65 ILCS 5/3-11-1 (West 1992) (repealed eff. May 13, 1993) (now codified, as amended, at 65 ILCS 5/3.1-35-10 (West 2003).*fn3
As a result, the plaintiff alleged that the defendant breached his employment contract because no formal charge was ever filed against him or reported to the board of trustees prior to his termination --- violating the requirements of § 3-11-1. Summers, 267 Ill. App.3d at 770. The Summers court agreed, explaining that "laws and statutes in existence at the time a contract is executed become implied terms of that contract as a matter of law, [and] the presumption that an employment contract is terminable at will can be overcome by an applicable statutory provision that demonstrates a contrary intent." Id. (internal citations omitted).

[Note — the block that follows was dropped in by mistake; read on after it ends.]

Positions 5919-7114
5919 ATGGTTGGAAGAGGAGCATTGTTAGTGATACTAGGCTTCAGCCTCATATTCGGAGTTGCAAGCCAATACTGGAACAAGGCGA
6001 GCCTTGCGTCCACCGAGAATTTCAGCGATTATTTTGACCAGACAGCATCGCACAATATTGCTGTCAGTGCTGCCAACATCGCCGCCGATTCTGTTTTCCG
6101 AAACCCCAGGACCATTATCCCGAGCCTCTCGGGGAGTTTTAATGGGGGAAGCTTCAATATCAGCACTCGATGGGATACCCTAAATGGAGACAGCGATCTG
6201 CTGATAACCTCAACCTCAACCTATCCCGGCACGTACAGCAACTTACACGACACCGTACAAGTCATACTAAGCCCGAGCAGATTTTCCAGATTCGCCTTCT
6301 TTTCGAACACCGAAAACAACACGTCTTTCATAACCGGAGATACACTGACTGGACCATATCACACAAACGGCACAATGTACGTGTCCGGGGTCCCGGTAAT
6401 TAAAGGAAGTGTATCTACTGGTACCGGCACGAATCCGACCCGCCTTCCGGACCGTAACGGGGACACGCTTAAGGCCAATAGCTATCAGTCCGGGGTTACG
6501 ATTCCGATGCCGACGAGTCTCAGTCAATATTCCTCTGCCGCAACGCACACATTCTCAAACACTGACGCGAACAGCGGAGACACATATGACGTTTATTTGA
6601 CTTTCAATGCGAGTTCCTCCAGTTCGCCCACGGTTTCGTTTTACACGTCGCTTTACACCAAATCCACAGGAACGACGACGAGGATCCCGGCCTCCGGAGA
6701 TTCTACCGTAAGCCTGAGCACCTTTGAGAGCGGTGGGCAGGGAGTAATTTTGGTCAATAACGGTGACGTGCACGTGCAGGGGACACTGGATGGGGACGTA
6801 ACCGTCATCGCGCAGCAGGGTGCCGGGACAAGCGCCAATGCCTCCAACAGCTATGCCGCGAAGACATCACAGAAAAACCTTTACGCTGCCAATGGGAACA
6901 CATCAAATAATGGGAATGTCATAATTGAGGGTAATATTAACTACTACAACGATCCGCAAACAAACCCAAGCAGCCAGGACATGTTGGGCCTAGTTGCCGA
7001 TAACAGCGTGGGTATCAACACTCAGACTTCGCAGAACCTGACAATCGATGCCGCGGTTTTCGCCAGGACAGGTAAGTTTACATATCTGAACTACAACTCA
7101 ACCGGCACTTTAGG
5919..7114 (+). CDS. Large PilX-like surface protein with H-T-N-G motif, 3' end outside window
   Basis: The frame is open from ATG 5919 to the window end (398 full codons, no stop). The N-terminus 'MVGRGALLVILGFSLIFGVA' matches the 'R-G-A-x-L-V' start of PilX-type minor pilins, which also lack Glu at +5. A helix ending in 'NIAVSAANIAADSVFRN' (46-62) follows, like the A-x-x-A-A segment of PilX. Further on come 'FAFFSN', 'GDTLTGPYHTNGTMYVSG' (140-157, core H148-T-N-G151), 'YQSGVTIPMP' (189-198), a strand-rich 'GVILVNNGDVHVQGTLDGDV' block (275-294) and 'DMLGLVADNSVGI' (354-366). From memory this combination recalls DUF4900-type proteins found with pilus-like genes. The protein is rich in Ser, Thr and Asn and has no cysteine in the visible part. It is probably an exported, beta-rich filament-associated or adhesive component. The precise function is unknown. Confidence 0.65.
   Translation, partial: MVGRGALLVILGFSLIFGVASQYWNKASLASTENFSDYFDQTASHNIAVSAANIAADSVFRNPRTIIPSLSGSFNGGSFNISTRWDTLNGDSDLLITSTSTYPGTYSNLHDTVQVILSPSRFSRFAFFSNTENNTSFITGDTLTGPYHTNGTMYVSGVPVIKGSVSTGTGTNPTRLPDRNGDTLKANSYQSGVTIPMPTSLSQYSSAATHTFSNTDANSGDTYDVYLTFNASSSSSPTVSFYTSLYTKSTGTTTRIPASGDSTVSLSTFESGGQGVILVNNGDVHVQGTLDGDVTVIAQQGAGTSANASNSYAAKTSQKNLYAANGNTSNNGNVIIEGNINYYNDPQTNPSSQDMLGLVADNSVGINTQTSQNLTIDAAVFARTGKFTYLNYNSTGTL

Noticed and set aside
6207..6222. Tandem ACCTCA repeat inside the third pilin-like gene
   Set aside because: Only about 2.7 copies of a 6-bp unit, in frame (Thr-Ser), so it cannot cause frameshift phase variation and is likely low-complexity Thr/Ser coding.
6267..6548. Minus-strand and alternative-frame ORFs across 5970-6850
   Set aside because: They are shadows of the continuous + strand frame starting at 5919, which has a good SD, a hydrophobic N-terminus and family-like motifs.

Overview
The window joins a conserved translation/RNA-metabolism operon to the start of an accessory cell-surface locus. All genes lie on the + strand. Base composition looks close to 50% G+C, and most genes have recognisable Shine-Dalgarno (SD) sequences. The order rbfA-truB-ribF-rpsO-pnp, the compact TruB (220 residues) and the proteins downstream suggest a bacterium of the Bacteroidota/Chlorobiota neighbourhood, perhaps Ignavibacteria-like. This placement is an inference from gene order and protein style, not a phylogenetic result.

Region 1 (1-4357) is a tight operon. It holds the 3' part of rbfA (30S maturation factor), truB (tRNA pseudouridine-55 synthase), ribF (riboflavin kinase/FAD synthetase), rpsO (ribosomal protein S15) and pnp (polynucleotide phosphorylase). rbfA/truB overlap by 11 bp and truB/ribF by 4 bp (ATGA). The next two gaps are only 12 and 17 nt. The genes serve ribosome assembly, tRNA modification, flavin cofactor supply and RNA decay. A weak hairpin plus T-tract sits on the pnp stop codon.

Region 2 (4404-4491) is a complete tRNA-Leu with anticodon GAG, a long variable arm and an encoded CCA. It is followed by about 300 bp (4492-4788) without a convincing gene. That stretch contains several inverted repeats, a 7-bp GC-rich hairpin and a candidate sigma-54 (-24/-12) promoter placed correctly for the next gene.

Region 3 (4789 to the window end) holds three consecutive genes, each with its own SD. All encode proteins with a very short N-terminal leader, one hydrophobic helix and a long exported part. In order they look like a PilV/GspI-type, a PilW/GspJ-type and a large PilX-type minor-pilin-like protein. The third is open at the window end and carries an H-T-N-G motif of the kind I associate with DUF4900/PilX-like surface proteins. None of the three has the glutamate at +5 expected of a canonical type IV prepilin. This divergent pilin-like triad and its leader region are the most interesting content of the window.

The court went on to hold that § 3-11-1 of the Illinois Municipal Code did in fact demonstrate a contrary intent to the presumption that contracts having no stated term of employment are terminable at-will. Thus, the Summers court concluded that the provisions of § 3-11-1 became implied terms of the plaintiff's employment contract, and failure to present formal charges to the board of trustees prior to his termination could constitute a valid claim for breach of contract. Id.
However, the Summers case is not on all fours with the instant matter, and Miyler attempts to extend its holding much too far. Unlike Summers, this is not a breach of contract case, and, contrary to Miyler's assertion, this distinction does matter.
In a breach of contract case, any failure to comply with the provisions of an employment contract (whether express or implied) can constitute a breach, even if the provision in dispute is merely procedural in nature, rather than substantive. However, "[n]ot all contractual rights in employment rise to the level of property rights." Nickum v. Village of Saybrook, 972 F. Supp. 1160, 1166 (C.D. Ill. 1997). As the Seventh Circuit has made clear: